a time and place to lie designated by It.
It will probably resume the Investigation
In Washington, and may summon before
it there the presidents of different rail
roads and coal companies. These men
may he ordered to show their companies'
records and to show the stock and bond
ownership of all affiliated coal companies
and manufacturing interests and the
methods by wlilch the transportation de
partments of different railroads prevent
other coal companies from operating In
Ex-Senator Cockrell of the commission
said tonight:
"This is Just a start. We will go to
Washington and Investigate the oil and
coal business. We must get a great deni
of Information from the railroads. The
question of ownership of tile railroads
must be settled. The trouble will come
when we undertake to learn the owner
ship of all these concerns. We must try
to give everyone a fair chance."
Santa Fe Freight Agent.
J. R. Koontz. general freight agent of
the Atchison. Topeka and Santa Fe rail
way, the first witness, was asked by
Mr. Marchand, attorney for the company:
"Are the pipe lines of the Standard Oil
company upon the right-of-way of the
Santa Fe railway?"
"Yes, sir; they are for a distance east
of Sugar Creek (Kansas City) to a point
somewhere in Illinois. West of Sugar
Creek the pipe line is upon the right-of
way of the Southern Kansas division.'’
"How did the Standard Oil company
get this right-of-way?"
"I do not know."
Mr. Koontz was questioned about the
meeting of traffic managers r4 different
railroads In St. Louts in June, 1901, at
which the otl rate cast from Kansas
points was raised from 10 to 17 cents a
hundred pounds. He said lie was at the
meeting, but did not know' who called it.
Mr. Koontz said that Mr. Bogardus,
traffic manager of the Standard Oil com
pany, was at the meeting. No record of
the proceedings of the meeting was kept
according to the witness.
Mr. Koontz, cross-examined by Thomas
R. Morrow, attorney for the Santa Fe
railroad, was asked:
"Are the freight rates established by the
Kansas legislature compensatory?'"
"I do not so consider them."
"How do the railroads look upon
Rates Arbitrarily Established.
"As arbitrarily established without the
railroads having been given a chance to
be heard. It was an effort on the part of
the Legislature to meet the scale in force
In Texas with the difference that while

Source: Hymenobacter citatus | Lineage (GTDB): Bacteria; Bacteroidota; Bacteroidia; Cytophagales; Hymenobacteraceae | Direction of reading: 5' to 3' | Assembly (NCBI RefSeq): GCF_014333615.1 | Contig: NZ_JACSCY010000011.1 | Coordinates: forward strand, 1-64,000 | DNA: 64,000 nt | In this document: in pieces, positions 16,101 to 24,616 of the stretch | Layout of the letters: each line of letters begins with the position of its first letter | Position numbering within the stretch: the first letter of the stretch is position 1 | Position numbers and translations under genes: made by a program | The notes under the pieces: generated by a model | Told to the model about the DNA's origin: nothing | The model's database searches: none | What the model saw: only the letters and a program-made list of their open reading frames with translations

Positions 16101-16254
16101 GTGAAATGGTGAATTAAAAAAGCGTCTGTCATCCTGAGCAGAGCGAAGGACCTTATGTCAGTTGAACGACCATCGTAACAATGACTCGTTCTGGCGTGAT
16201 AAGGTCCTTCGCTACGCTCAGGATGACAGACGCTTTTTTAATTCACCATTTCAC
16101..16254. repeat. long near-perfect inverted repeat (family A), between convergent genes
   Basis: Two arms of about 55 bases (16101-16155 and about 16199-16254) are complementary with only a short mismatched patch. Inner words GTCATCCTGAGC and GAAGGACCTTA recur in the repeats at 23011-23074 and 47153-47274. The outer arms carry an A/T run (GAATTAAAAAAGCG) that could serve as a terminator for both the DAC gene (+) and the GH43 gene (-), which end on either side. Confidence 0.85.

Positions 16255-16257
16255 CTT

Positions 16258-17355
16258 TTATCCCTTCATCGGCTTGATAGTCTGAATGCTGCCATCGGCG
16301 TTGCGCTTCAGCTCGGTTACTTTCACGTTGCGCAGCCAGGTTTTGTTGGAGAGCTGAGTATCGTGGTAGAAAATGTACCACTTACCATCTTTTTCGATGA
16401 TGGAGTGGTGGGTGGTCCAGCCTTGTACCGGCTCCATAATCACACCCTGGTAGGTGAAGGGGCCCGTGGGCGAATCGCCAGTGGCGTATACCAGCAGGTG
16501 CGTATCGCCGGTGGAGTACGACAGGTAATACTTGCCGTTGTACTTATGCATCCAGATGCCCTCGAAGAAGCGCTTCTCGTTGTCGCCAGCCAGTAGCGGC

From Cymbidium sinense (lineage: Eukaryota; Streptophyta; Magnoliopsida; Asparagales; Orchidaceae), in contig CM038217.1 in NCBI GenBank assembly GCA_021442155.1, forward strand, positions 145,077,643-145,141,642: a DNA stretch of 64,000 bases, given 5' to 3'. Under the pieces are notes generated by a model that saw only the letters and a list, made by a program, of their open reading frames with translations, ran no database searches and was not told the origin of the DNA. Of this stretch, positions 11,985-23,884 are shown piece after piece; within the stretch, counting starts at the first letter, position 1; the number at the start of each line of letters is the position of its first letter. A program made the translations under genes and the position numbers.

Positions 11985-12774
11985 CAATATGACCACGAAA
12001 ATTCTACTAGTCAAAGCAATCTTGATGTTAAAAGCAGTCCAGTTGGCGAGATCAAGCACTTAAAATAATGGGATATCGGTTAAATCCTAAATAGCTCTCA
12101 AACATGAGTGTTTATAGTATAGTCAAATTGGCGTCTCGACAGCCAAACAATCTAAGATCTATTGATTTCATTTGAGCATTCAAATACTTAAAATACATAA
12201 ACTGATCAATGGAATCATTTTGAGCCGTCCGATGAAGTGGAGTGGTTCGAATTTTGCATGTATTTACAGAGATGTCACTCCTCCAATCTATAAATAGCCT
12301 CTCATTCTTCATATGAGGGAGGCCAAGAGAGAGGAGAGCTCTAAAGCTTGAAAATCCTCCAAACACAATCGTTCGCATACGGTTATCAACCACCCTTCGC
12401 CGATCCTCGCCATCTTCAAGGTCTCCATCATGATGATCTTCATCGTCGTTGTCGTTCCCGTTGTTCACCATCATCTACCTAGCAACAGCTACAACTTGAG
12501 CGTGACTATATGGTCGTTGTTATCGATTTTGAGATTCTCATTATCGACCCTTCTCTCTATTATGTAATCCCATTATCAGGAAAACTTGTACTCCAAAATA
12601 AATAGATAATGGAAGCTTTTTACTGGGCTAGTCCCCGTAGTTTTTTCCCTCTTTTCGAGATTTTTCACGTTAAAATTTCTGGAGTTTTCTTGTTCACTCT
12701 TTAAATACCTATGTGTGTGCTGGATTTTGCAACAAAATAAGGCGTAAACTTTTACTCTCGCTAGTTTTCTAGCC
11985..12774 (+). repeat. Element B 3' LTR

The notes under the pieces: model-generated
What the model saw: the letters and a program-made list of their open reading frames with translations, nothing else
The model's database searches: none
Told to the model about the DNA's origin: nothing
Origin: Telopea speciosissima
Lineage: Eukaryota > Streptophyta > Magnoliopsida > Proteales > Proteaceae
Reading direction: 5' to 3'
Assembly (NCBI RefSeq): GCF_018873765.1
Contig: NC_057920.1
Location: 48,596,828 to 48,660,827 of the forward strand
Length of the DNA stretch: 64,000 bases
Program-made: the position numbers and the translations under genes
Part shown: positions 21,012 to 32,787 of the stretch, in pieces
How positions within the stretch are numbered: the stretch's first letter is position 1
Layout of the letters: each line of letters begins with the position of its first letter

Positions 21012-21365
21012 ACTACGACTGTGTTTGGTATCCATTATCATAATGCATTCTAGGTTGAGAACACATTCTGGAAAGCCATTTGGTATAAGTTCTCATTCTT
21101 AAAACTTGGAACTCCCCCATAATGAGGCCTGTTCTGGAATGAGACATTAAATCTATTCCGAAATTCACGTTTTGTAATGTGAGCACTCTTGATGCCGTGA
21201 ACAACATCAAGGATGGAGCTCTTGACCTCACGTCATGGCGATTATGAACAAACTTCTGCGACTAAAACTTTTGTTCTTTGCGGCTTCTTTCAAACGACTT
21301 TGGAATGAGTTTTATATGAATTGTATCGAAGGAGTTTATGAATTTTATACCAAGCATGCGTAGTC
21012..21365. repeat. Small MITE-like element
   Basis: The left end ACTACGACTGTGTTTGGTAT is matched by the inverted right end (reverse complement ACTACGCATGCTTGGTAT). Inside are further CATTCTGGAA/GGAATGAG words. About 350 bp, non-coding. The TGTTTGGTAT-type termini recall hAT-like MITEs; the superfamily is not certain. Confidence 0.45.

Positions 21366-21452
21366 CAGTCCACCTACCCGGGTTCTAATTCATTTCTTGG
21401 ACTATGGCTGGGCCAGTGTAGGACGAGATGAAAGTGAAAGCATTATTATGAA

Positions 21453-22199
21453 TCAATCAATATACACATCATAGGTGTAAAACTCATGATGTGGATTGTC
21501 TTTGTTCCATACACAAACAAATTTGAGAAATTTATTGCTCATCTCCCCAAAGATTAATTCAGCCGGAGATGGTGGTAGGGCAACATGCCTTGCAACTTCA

the Kansas rate Is the same as the Texas
rate upon crude and fuel oil it is much
lower than the Texas rate upon all prod
ucts of petroleum, such as gasoline and
"Why has there been no assault by
the railroads on the Kansas rate? Mr.
Kotitz w’as asked.
"Largely In deference to public senti
ment," replied the witness. "The officials
of the Santa Fe. and I think of other
Kansas roads think that the Kansas rate
would have been tested long before this,
but in view of the agitation and inflamed
condition of the public mind, the policy of
the railroads has been to submit quietly
to the unreasonable rates forced on them
by the legislature of Kansas."
Mr. Knntz said that the rtising of the
late at the St. Louis' meeting was mndo
necessary by trade conditions, and the ac
tion was not taken to harrass any one
or at the behest of any one interest, or
another, or to benefit one Interest to the
detriment of any other.
Marcos A. Low. general solicitor of the
Rock Island railway, asked Mr. Koontz:
"Was It to tlie* advantage of the Stand
ard Oil Co. that you raised the rates as
you did in the St. Louis meeting?"
"No. It was to their disadvantage.
They had to pay a higher rate upon crude
oil from Neodosha to St. Louis."
Mr. Prouty of the commission interrupt
ed and said:
"But that was the very thing of which
Mr. Webster, an Independent refiner of
Kansas, complained."
In answer to a question if the Standard
Oil company had asked him to advance
the rate, he atiswere in the affirmative.
In the course of his examination, Mr.
Prouty asked of Mr. Koontz:
"Why should more he charged for mov
ing oil than coal?" and the witness an
swered that the oil tanks go back empty
while the coal cars go bark loaded with
Mr. Koontz said that the risk Involved
In hauling fuel oil was an important fac
tor. but he was unable to state what
the risk amounted to. Ho promised to
produce the figures later.
Mr. Monnett. attorney for the oil Pro
ducers’ association of Kansas, stated that
■the rate on coal in Kansas was 50 per
cent less than the crude oil rate.
Emporia Producer Testifies.
C. A. Stannard, an nil producer of
Kmporia, Kas.. testified that no Kansas
oil could be Hold out of that state by
independent producers because ttie rate
beyond Kansas prohibited it. but If the
Kansas maximum freight rate was ex
tended Into other states, there would
be a good market for all the oil Kansas
could produce.
f». W. Mayer, manager of the Standard
Oil company at Kansas City, was re
called, and denied positively that lie had
sent E. M. Wlllhoyt, formerly agent for
the Standard at Topeka, and now an in
dependent. oil refiner at Joplin, and Spring
field. Mo., a check with which to bribe
railroad employes in order to secure in
formation regarding the shipments of oil
by independent companies.
H. H. Scott, until recently a director
of the Prairie Oil and <iap company, a
branch of the Standard company, but
who is now in business for himself, hesi
tated in answering several questions. This
Twenty-seven Members of the
Crew Carried to Devil)
For Three Days the Captain and Crew